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Resident credit system launching for paid parking

The 500-hour program will launch this week for paid parking that will require residents to actively manage their parking sessions downtown. | P.Shokeir photo

Peter Shokeir | editor@fitzhugh.ca

Most residents will have to use the HotSpot app or website beginning this week in order to manage their parking sessions downtown.

Residential permit holders will receive a code for 500 hours of free parking when the program launches and will use it when parking.

“It’s a process that’s similar to people who would pay, except with this code, it will allow residents to do it for free, and that’s how we’re tracking their 500 hours,” said Christine Nadon, director of Legislative and Protective Services for the Municipality of Jasper.

“If and when someone is approaching their 500 hours, we’ll send them a notification.”

Residential permit holders have been able to park for free so far this season until the credit system was ready to launch.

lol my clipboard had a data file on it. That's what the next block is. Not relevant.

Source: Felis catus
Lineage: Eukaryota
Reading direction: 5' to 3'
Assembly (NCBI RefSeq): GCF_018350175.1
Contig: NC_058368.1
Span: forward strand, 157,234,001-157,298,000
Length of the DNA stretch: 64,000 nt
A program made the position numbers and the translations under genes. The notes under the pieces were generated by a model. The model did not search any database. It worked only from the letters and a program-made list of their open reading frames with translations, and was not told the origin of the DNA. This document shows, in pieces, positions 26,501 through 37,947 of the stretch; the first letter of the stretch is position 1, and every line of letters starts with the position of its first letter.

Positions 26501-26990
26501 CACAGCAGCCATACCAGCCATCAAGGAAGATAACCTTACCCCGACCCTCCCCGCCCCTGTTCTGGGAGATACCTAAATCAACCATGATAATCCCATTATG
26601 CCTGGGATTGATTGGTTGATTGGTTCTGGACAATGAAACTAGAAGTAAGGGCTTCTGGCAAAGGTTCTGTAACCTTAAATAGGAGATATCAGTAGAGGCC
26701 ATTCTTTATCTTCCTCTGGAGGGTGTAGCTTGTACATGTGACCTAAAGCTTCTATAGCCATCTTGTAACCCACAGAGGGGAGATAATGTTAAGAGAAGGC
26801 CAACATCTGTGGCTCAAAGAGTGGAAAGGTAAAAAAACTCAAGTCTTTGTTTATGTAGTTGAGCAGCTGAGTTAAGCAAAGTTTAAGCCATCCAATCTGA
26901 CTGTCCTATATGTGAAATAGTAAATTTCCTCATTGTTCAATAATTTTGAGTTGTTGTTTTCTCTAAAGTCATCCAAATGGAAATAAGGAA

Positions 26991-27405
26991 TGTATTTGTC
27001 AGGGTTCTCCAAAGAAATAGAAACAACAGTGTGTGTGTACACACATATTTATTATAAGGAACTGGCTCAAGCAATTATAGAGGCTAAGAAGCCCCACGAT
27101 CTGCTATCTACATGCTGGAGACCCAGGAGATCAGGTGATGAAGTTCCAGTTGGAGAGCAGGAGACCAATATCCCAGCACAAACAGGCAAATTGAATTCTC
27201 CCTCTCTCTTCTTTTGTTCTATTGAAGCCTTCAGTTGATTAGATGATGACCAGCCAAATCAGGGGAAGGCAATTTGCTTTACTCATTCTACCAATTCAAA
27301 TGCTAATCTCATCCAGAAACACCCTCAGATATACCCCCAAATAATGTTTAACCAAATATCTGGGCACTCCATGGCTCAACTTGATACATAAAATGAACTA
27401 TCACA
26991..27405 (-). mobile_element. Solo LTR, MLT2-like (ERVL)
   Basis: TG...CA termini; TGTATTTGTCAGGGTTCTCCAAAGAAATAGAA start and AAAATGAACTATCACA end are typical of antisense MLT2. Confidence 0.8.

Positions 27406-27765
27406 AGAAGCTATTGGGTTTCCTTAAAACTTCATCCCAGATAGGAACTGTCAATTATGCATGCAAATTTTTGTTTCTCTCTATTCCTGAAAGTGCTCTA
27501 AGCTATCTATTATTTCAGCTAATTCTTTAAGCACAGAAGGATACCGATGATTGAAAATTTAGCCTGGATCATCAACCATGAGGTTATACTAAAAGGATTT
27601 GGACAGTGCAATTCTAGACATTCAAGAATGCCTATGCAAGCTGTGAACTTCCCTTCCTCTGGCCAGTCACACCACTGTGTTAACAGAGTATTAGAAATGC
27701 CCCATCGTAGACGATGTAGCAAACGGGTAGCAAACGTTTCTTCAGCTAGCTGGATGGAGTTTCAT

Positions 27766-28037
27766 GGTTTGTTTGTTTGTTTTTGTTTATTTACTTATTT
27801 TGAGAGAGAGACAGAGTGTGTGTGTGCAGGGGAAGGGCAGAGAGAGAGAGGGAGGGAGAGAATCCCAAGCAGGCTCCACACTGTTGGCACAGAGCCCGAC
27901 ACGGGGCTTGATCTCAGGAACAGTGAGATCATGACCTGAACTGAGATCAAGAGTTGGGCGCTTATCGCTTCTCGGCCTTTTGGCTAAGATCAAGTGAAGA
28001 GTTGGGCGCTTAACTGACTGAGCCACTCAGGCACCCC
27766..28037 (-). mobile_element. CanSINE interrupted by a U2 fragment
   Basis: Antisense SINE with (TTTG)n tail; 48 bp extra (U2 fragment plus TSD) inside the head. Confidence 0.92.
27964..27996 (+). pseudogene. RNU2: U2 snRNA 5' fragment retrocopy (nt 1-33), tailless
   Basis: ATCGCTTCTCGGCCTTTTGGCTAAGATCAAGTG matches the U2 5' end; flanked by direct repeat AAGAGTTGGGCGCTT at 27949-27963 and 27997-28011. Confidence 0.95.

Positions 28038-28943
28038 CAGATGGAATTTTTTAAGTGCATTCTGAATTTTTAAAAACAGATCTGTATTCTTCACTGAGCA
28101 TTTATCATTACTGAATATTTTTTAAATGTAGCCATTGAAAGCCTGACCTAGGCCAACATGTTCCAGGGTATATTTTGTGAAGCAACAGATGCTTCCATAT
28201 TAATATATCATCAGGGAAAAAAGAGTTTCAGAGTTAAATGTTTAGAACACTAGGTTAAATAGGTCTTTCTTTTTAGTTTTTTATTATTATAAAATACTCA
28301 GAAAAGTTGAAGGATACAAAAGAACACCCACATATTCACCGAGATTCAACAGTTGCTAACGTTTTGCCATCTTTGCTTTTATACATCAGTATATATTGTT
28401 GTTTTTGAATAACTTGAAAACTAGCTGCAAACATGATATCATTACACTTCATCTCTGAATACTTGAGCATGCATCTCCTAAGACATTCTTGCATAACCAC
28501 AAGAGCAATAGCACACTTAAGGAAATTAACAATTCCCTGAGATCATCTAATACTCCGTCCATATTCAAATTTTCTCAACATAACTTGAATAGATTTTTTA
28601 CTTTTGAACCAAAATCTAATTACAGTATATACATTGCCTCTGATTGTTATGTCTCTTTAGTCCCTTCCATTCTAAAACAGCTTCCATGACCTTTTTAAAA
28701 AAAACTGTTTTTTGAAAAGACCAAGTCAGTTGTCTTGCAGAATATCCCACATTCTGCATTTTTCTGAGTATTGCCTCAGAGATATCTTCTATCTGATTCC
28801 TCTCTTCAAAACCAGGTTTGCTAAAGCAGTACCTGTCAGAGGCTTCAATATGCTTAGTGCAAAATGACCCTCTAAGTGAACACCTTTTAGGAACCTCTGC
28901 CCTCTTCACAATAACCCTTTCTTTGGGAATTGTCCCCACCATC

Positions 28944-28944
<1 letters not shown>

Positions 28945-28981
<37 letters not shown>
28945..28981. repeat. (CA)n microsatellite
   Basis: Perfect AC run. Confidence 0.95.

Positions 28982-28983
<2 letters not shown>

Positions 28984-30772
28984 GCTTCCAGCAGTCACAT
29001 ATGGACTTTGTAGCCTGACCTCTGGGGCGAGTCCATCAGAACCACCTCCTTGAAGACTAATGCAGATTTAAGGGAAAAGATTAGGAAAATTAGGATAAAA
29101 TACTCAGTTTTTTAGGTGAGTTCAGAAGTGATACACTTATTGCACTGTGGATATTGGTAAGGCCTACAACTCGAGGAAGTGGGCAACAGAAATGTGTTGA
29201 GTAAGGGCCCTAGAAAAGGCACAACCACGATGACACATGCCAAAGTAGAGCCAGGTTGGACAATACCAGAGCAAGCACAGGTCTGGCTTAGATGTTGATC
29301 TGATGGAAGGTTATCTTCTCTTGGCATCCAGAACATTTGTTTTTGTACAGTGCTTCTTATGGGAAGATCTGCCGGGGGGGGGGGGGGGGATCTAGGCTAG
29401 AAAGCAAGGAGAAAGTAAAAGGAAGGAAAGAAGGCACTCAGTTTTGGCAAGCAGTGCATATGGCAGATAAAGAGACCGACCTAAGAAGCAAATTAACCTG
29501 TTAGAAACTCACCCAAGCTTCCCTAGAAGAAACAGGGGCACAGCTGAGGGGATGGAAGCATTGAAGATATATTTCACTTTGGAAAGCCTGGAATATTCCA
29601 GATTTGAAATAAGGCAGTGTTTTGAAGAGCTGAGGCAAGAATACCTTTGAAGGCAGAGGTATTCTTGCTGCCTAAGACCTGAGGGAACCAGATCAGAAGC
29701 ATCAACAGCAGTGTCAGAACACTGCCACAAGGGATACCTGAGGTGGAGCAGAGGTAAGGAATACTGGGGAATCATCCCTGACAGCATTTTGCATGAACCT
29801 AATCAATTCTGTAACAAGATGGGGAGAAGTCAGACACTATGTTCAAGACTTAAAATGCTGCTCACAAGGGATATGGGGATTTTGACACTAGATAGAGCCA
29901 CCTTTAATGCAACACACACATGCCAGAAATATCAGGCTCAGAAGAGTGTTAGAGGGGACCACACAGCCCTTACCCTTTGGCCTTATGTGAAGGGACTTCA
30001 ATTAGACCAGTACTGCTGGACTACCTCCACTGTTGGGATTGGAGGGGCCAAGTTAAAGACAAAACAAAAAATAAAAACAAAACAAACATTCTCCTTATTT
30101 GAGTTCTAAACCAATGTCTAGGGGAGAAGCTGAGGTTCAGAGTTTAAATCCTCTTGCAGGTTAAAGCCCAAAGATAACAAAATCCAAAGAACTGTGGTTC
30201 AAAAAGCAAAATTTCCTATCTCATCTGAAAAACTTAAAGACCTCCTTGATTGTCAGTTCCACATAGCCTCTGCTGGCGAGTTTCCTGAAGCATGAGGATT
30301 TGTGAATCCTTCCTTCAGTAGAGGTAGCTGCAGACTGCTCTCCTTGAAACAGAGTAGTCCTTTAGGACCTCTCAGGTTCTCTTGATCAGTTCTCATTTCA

Warnings will be issued during the first full week of the 500-hour program so residents have a chance to comply.

To be exempt from the program, permits are available for residents living in the paid parking zone, company vehicles for local businesses and those who have mobility challenges or do not have a smartphone.

Nadon said the program provides some leeway for residents having to go downtown but also incentivizes them to walk or bike instead.

“Council wanted some level of friction, if you will, to make people think twice about driving their vehicles there,” she said.

So far this season, bylaw officers have issued 93 tickets, of which 92 were to visitors and one to a resident.

Paid Parking will be in effect downtown until Oct. 31.

More details are available at www.jasper-alberta.ca/p/parking

Rules of cycling

Jasper is giving the public a reminder about proper cycling etiquette.

Anyone under 18 years old is required to wear a helmet while riding a bicycle.

Only children 10 and under are allowed to ride on the sidewalk, meaning adults are prohibited from riding on the sidewalk.

“Downtown, you got to be 10 and under to ride on the sidewalk, and you have to be accompanied by an adult,” Nadon added.

Cyclists are not allowed to ride more than two abreast.

“That means when you’re biking down the street with your friends, you should try to keep two next to each other (at most) so you’re not interfering with traffic,” Nadon said.

When on the street, cyclists must obey the same traffic laws as motor vehicles, such as stopping at stop signs and properly signalling when turning.

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